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Dear Indigenous Writer

Writing in all its forms is a scary act; it makes us vulnerable and exposes our softest parts to a world not known for its gentleness. But there’s magnificent power in that vulnerability, and it’s deserving of acknowledgment. And I’m filled with such deep joy each time another powerful voice joins the Indigenous literary world. I hope you’ll think of these words as an honoring and a hope for the important work you’re about to undertake.

In both Canada and the US the mainstream literary scene tends to hold up one or two Indigenous writers at a time, while leaving the rest to fend for themselves. It’s important to help one another, to uphold one another’s work, to celebrate successes and grieve losses, to engage in this beautiful struggle together.

To be an Indigenous writer is to be part of a long legacy of struggle and survivance, of determination to speak truth into a world that too often insists on Indigenous silence.

READ THE LETTER: Letter to an Emerging Indigenous Writer | Literary Hub

Daniel Heath Justice (Cherokee Nation) is Canada Research Chair in Indigenous Literature and Expressive Culture in First Nations and Indigenous Studies and English at the University of British Columbia. Widely published in the field of Indigenous literary studies, his critical and creative work engages issues of Indigenous being, belonging, and other-than-human kinship. His newest book, Why Indigenous Literatures Matter, was recently released by Wilfrid Laurier University Press.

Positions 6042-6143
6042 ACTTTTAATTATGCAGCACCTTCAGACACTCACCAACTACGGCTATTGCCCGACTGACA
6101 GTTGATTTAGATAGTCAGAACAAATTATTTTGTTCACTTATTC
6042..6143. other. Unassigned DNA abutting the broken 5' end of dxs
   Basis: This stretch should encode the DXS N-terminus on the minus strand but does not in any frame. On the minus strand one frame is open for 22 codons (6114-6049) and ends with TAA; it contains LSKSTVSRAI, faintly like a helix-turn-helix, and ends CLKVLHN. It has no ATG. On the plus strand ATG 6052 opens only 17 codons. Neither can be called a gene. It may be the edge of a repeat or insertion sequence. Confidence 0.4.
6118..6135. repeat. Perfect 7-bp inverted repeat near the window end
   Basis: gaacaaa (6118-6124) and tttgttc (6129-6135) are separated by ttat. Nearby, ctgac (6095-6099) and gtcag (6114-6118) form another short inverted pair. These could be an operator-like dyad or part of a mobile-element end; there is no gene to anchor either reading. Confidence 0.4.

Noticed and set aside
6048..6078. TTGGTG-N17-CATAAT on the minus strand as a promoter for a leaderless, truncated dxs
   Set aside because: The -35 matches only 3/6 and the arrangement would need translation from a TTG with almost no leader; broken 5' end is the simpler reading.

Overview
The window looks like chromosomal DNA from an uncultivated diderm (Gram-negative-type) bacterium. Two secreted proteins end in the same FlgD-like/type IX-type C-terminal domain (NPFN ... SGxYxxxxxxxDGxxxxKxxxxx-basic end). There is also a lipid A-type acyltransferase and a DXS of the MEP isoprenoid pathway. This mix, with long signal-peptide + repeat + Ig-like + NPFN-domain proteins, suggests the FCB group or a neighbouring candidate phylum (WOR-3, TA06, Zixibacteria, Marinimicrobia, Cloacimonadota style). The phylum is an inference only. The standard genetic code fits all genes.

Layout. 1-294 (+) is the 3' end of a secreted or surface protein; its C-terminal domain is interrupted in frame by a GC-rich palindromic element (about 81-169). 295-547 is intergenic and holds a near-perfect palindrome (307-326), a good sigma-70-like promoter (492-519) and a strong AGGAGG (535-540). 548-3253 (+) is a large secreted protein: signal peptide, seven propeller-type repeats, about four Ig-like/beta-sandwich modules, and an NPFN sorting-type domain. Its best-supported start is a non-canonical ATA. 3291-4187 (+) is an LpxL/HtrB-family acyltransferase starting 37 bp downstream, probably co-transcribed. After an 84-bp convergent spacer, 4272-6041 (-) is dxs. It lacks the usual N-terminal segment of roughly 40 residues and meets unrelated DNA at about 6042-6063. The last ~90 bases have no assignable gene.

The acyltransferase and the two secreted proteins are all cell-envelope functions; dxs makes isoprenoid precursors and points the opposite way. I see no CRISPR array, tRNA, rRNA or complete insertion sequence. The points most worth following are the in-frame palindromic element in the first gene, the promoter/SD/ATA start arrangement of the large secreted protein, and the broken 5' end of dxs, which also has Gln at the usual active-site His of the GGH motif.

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Quote of 2019

As dedicated as I am to the craft of writing, I also feel very ambivalent about all the accoutrements that go around being a writer and being published. People forget that this is all a very recent invention, that authors have to do this dog and pony show.
-Eugene Thacker: Author, Editor, Poet, Professor

Why Blue Indians Collective?

To keep John in our good thoughts...
OUR INSPIRATION: “I called the album Blue Indians because there is a kind of spiritual and cultural genocide perpetrated on everyone that is poor in this country,” Trudell said. “The advance of technology has put all of us on a kind of reservation. These are the people who can’t educate their children, or afford health care. They’ve been robbed of life, which is what happened to Native people, so in that context, we’re all Indians.” -JOHN TRUDELL

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2019: WE REOPENED WITH A NEW NAME Blue Indians Collective


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Vol. 4 POETRY

Remedies!